All of the women before me were great cooks and elegant entertainers; it is in my blood. Growing up, my mom’s grandmother lived two houses down from her. When her mom would entertain, which was often, Grandma Denessen would make the desserts, and most often it was this peach pie that she carried across the lawn. It was everybody’s favorite. When my mother began entertaining, she did not have her mother as a neighbor and had to make the sweet endings herself, and thus the cycle continues. My great-grandmother made it with canned peaches, as did my grandmother and mother. When I lived in northern California, I began stewing fresh ripe peaches for the filling. When they are in season, this is the way to go. However, I have never let the seasons get in the way of me and this pie! - wanderash —wanderash
Test Kitchen Notes
This dessert is a joy to prepare, bake, eat and love! The beautiful fluffy batter transforms in the oven to a billowy cloud of crust that puffed over the pie plate edges after about twenty minutes! Worried that I did something wrong, I gently coaxed the sides back in, which settled the crust back to the bottom of the plate. My crust was done in 25 minutes. wanderash calls for 5 extra-large egg whites, so to compensate for the large size ones I had on hand, I used 6 whites (maybe that explains the billowing). Nevertheless, it came out beautifully. I used sliced peaches from my own trees (last year) and the filling was delicious. I made a syrup first, reduced it, then added the sliced peaches so they wouldn't disintegrate. Instead of flavoring the whipped cream with vanilla, I used a touch of pure almond extract to accentuate the almond flavor in the meringue. An absolute standout editor's pick! - Amber Olson —The Editors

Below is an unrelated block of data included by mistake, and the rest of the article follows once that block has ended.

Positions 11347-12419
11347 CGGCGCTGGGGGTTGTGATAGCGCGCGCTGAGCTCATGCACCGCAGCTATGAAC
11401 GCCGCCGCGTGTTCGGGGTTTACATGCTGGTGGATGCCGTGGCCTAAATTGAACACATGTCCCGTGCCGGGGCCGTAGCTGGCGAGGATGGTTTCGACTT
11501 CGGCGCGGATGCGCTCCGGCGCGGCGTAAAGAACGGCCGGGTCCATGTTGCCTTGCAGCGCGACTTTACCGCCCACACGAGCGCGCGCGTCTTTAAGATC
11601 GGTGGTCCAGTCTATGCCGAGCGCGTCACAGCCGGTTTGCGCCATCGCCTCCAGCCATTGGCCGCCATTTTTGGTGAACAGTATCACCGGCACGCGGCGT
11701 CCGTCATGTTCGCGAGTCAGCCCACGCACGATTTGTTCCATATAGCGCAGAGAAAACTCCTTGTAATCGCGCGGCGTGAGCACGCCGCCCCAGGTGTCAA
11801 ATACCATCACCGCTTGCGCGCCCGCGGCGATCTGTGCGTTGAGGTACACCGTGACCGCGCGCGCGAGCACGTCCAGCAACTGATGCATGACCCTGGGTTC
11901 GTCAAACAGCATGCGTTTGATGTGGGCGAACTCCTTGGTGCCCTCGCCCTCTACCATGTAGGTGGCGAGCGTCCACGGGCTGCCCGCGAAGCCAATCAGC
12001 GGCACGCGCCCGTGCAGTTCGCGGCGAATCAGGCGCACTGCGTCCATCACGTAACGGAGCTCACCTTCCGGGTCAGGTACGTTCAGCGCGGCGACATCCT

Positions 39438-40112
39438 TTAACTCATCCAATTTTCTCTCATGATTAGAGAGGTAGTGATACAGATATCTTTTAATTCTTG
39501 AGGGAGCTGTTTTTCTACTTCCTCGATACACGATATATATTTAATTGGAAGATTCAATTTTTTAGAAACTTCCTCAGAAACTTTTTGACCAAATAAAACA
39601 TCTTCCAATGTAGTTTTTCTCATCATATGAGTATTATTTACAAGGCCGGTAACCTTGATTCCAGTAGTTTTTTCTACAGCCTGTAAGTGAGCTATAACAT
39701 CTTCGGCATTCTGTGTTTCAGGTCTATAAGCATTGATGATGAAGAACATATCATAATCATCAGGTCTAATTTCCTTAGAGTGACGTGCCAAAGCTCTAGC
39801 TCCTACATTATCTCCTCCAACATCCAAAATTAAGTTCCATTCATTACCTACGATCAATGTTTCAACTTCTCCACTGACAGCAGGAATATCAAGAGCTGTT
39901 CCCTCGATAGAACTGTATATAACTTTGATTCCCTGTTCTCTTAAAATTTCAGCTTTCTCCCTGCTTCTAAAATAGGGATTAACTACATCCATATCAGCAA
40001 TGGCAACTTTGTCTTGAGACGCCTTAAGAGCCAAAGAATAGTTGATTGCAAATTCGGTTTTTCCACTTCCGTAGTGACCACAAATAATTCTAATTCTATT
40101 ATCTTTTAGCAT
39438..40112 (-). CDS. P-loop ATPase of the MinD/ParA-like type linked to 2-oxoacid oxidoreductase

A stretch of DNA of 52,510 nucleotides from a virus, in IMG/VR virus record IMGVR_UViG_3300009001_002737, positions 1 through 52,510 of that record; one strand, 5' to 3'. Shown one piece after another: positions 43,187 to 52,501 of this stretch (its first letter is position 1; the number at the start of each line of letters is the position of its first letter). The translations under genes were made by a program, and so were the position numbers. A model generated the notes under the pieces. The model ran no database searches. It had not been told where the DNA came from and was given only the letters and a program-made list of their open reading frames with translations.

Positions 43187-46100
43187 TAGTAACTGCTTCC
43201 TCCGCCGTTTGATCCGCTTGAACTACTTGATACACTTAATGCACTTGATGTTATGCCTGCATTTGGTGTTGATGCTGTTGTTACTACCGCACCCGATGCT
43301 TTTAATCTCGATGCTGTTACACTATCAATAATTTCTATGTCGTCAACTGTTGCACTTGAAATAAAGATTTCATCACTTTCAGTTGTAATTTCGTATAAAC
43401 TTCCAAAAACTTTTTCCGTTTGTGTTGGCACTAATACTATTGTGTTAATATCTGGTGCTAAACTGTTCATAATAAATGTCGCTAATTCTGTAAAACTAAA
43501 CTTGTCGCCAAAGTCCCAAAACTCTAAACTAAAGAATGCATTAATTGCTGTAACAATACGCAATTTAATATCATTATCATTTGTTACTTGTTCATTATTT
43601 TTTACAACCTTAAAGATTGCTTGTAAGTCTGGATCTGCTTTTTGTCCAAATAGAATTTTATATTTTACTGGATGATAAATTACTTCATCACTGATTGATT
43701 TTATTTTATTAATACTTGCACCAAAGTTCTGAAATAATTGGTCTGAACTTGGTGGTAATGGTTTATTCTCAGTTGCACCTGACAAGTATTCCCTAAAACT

6 to 8
vanilla bean, cut in half lenghtwise
extra-large egg whites
1 1/4 cups
slivered almonds, toasted
ripe peaches (or 1 can 28 oz. can peaches)
In This Recipe
Bring the water to a boil in a pot.
With a sharp knife make an “X” on the bottom of each peach. Place them in the boiling water. After about 2 minutes, or until the skin of the peach begins to curl up where the “X” is, remove them from the pot. Turn the burner off.
Starting where the “X” is, peel the skins off of the peaches. Cut in half and remove the pit and the stem.
Bring the water to a boil again and add the sugar, vanilla bean, lemon and any of the peach juices. When the sugar has dissolved, add the peaches and bring to a boil again. Reduce heat to low. Cover and simmer for 10-15 minutes, or until they are tender. Can be stored for five days in the fridge.
Preheat the oven to 350°F.
Slice the peaches medium-thin and place them in a colander to drain. They should be very well drained before filling the crust.
Beat the egg whites and salt on high until foamy; gradually add the sugar, one tablespoon at a time, beating until stiff peaks form.
Carefully fold in 1 cup of the toasted coconut and all of the almonds.
With a spatula and a light hand, spread the meringue into a well buttered 10-inch pie plate. Build the sides up, high above the edge of pie plate.
Bake the crust for 30 minutes or until lightly browned and dry along the edge. Let cool on counter top.
Whip the cream and vanilla.
One or two hours before serving, fill pie crust with peaches and top with whipped cream leaving a rim of peaches exposed around crust. Sprinkle remaining toasted coconut over whipped cream. Refrigerate until time to serve.
My love for all things delicious lead me to the California Culinary Academy in San Francisco and three years of working in restaurants and wineries in Napa Valley. My love of travel has propelled me all over the world. After living in Honduras and Mexico for the past 5 yrs., my two children, super-hero husband, and I have just moved to the Midwest....... A new chapter is unfolding....